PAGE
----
gates.jpgThroughout the United States, the issue of race and racial profiling has taken center stage all linked to a local event in Cambridge, MA. It was there, near the Harvard University Campus, that well-known academic, scholar, and public intellectual, Henry Louis Gates Jr. had an altercation with a police officer, Sgt. James Crowley. What may have been a local affair was catapulted to the national stage with Barack Obama weighing in and giving an assessment in favor of Gates, a friend of his.

The reactions that have followed in the last week have been swift and rather predictable. Conservatives have come to the defense of a hardworking cop, who was just trying to do his job, while Gates is a pampered black elitist, always ready to play the race card; liberals concerned with civil rights see Gates as another victim of racial profiling. Some have sought a deeper analysis about structural problems in the society we live.

A few articles have delved into understanding the events from both protagonists perspective:

Should Gates have realized that you can’t antagonize the police? Should Crowley have understood what it means to suspect a black man of breaking into his own home? Arguments will persist for years.[link]

Still, I believe whatever the merits of the individual case, Sikhs should be paying special attention to the ongoing story.

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O When Will We Learn Navigating Sikh Gurdwara Politics

sjgurdwara.jpgEvery other city we go.

The story repeats itself.

There are 2 Sikhs. They decide to build a Gurdwara. First comes love, then they disparage, next comes litigation and community image damage.

The most recent editions Bakersfield and San Jose.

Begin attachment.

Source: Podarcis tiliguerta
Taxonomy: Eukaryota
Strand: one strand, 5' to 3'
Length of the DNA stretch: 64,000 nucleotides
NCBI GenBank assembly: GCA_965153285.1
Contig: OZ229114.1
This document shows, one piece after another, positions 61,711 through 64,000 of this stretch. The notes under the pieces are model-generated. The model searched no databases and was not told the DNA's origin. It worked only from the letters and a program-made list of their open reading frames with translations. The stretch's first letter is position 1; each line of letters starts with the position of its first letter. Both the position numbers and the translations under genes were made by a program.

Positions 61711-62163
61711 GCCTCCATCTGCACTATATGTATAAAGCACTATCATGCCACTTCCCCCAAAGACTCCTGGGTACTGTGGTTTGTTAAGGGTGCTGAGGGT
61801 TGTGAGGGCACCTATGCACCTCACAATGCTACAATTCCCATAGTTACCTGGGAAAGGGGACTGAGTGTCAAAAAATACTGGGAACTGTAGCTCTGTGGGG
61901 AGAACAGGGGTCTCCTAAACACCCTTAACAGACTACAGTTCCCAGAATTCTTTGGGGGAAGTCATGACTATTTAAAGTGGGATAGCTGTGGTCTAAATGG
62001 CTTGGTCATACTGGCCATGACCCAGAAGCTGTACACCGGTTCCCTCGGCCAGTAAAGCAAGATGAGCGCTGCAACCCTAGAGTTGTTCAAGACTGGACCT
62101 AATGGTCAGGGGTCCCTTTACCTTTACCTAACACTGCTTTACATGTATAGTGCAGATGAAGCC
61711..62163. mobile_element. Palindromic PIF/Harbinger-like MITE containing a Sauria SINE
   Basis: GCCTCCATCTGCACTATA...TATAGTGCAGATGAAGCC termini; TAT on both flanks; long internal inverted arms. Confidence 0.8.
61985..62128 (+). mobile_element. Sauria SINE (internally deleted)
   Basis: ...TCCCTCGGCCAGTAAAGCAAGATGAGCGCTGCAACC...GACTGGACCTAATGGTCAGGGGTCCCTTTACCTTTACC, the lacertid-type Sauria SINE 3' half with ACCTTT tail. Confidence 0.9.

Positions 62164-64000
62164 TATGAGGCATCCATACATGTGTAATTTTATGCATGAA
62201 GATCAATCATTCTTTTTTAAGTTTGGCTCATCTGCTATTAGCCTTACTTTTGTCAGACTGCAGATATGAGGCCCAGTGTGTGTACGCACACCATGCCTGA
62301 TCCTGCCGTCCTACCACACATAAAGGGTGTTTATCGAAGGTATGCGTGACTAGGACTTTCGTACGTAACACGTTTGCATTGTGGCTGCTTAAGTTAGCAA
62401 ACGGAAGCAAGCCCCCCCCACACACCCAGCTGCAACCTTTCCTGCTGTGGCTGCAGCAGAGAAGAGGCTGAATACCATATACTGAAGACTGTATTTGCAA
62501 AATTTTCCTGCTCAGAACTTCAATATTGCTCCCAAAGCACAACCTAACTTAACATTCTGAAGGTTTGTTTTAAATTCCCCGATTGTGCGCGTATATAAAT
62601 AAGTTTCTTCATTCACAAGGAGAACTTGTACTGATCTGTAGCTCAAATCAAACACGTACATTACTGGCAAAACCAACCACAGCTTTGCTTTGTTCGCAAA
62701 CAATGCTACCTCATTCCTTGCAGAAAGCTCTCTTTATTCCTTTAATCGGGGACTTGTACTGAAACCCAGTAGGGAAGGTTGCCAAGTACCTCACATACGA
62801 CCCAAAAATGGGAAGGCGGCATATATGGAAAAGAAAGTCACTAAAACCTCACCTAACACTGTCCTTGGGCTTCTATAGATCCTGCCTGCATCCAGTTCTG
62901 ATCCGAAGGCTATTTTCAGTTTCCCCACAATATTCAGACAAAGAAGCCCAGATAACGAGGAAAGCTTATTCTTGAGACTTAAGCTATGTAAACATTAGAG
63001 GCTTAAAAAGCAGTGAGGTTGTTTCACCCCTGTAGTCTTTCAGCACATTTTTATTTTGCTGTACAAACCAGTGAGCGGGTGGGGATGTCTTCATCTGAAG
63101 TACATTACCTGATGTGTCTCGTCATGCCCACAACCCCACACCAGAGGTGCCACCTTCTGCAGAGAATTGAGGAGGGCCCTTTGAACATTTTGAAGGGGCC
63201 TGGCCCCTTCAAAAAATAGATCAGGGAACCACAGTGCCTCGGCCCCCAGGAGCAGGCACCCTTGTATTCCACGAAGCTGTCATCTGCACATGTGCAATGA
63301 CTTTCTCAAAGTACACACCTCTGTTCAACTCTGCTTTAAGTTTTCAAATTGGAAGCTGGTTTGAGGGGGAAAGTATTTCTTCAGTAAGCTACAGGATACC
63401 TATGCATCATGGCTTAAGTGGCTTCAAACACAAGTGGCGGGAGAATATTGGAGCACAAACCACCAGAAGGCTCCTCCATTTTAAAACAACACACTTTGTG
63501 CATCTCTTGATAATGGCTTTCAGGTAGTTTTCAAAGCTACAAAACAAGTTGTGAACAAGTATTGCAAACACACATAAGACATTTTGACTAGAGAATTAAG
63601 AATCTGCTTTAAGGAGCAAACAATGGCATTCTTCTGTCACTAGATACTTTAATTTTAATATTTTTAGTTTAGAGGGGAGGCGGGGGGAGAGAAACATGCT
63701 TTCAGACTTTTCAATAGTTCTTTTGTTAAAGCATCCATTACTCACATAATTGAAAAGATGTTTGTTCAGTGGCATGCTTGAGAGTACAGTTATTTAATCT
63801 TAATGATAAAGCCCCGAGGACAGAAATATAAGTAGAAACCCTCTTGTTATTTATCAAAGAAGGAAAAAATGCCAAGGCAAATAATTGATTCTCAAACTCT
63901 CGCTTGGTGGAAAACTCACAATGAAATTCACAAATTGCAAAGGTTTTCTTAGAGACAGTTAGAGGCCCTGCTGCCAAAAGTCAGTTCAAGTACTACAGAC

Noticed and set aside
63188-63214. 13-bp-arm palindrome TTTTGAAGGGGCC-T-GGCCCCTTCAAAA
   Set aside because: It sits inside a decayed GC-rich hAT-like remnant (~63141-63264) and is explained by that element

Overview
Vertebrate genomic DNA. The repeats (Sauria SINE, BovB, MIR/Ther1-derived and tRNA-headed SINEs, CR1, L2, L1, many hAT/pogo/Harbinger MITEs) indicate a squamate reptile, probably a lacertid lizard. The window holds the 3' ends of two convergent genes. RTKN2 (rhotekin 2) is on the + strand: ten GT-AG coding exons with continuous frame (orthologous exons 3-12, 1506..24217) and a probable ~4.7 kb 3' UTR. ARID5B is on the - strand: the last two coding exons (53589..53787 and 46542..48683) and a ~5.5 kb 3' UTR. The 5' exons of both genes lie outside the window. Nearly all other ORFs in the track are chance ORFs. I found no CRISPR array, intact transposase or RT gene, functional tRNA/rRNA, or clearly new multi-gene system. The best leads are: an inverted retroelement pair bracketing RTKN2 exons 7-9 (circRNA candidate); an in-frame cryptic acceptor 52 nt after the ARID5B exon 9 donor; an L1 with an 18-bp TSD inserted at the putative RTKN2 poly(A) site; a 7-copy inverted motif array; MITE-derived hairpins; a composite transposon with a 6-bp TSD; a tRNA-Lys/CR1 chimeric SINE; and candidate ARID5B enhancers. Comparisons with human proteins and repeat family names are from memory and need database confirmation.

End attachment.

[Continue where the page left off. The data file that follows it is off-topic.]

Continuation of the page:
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Blue Beret Kanhaiyas


Blogged by: Amol Singh

Virunga National Park lies in Eastern Congo adjacent to Rwanda. Throughout the past fifteen years, the region has been embroiled in communal strife and has become the backdrop for some of the most wanton killings of peoples in recent history. In the battle over the areas vast natural resources, militias, poachers, and park rangers are in a constant struggle to establish domain over the park and its enormous natural resources. The park initially became famous for its population of increasingly rare Silverback Mountain Gorillas. Although protected internationally, the gorillas (and the rangers sworn to protect them) are powerless against an illicit $30 million natural resources trade involving the pilfering of local charcoal deposits.

In a National Geographic article published last year, journalist Mark Jenkins recounts his trip inside the National Park in search of the Silverbacks. Jenkins and a team of Park Rangers were escorted by a party of Sikh UN Peacekeepers.

We hike in the next morning. Our force numbers almost 50, including 12 rangers and Muir. At its core are 18 Sikhs, all veteran fighters, commanded by Maj. Shalendra Puri. UN soldiers are typically called “blue helmets,” but in this case they are the blue turbans.

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Lahir 2009: The Movement Has Only Begun

Lahir_2_HS.jpgThis past Saturday night, twenty artists from all over the country took to the mic in front of a packed and energetic crowd at the University of Maryland for Lahir 2009. It was a powerful evening of remembrance and reflection to commemorate the 25th anniversary of the 1984 Sikh Holocaust, organized by the DC Sikh Youth.

It was amazing to see teenagers, college students, young professionals, and even a few parents take to the stage and share their thoughts and reflections about 1984, human rights, and justice. Not only did the performers span across generations, but the performances themselves ranged in art form from musical pieces, poetry, and spoken word.

For me, it was fascinating to see how different each of the performers connected with 1984 – early in the show one artist eloquently recited an excerpt from Sirdar Kapur Singh’s 1966 speech to parliament, another tied environmental issues and water rights to 1984, while others shared personal accounts, poetry, dharmik geets, and dhadi vaaran. Regardless of how different each artist connected to 1984…the connection itself was strong…and watching that unfold on stage was absolutely breathtaking!

The evening concluded with G.N.E performing some of their recent tracks in front of their hometown audience. Seeing uncles and aunties “waving from side to side” was definitely a sight to remember.